Whilst self-harm in older adults shares some characteristics with self-harm in younger people, there are important differences to consider. Older adults were more likely to repeat self-harm and had a higher risk of completing suicide. Though yearly prevalence rates were lower than those for younger adults, these figures were reported by a small number of hospital based studies and could, the authors’ argue, underestimate true values, given that many instances of self-harm may not be captured in secondary care. Additionally, these are given in comparison to lifetime prevalences of self-harm in younger adults. Therefore, these figures should be interpreted with caution.

According to this review, older adults were more likely to repeat self-harm than younger people, and they also had a higher risk of completing suicide.

According to this review, older adults were more likely to repeat self-harm than younger people, and they also had a higher risk of completing suicide.

Strengths and limitations

  • This is the first systematic review into self-harm in older adults in over a decade. The authors drew from both quantitative and qualitative data, providing a deeper understanding of the reasons older adults might self-harm. The use of patient and public engagement was notable.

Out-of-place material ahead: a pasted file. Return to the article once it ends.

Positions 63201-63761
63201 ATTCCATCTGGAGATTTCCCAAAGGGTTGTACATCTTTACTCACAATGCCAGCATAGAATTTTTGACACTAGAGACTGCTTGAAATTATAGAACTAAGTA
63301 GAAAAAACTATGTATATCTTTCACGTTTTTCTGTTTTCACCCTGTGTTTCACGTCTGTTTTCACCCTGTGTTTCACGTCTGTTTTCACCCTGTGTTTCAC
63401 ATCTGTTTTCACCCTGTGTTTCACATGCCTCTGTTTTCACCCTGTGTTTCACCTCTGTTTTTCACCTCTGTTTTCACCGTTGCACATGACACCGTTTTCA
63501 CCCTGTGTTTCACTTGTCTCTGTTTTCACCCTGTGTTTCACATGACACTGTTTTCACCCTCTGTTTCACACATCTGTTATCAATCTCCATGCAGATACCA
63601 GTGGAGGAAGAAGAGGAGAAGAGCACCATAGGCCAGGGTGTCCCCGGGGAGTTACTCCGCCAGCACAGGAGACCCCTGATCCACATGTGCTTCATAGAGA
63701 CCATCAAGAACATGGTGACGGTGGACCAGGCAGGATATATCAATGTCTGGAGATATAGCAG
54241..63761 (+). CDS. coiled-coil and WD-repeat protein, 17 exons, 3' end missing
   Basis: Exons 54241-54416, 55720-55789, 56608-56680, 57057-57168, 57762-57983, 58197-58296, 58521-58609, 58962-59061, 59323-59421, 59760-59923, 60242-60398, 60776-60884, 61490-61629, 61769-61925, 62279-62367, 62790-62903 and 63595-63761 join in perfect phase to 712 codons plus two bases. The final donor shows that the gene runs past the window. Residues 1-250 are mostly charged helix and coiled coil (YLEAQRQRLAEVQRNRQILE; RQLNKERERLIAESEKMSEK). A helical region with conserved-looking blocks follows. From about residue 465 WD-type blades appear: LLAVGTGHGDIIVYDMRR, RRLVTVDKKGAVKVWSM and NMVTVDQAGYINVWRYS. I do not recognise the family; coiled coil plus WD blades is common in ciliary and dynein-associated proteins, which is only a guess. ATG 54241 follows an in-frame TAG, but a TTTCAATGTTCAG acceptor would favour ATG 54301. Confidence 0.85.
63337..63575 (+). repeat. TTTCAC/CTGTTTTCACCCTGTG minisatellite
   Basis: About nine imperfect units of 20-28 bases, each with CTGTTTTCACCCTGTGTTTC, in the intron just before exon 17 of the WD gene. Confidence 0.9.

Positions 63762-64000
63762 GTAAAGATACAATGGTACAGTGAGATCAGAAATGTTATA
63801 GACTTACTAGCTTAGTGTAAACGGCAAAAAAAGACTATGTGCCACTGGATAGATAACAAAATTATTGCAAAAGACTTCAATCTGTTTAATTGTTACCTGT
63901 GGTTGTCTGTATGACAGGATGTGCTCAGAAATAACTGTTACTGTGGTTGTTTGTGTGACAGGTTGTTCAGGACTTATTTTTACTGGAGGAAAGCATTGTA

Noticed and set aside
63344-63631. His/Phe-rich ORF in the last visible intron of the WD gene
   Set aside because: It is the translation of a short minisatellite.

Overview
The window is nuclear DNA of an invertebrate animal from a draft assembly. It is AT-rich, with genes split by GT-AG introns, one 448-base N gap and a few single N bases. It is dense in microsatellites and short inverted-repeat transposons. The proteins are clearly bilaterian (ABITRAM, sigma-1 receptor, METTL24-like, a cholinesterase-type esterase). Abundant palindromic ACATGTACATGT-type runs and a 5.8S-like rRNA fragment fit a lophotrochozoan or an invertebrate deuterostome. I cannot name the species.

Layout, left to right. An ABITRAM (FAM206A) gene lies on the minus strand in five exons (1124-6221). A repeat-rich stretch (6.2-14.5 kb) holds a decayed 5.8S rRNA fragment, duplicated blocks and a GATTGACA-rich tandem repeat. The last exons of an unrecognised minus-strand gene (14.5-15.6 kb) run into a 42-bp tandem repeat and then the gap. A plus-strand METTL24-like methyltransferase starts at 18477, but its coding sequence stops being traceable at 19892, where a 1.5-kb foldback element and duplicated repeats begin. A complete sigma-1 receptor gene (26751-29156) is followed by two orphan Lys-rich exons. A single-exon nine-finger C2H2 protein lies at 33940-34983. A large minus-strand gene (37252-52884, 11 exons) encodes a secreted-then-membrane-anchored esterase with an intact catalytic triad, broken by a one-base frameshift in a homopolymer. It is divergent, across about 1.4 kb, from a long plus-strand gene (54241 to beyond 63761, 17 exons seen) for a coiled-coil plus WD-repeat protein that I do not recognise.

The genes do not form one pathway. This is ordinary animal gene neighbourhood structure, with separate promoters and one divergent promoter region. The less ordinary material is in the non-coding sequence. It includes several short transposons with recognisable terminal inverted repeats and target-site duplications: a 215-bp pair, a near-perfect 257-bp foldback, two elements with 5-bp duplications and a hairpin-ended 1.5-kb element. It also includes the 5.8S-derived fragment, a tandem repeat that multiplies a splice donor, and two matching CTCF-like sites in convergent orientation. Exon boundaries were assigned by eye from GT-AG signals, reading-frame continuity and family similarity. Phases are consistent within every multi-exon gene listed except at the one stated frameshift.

• The methodology of included studies was assessed, which demonstrated moderate to high quality evidence in the majority of cases.
  • Limitations of the paper include a lack of data from community settings. Not all self-harm will present to hospital, which may lead to overestimates of certain methods such as self-poisoning. The authors note several obstacles in conducting studies in the community, such as ease of accessing records, and the stigma associated with self-harm.
  • The authors express some concerns about the methodology of included studies. Examples include the risk of bias in some studies, particularly around follow-up and confounding factors. There was no universal definition of self-harm between studies, which included non-suicidal self-injury and attempted suicide.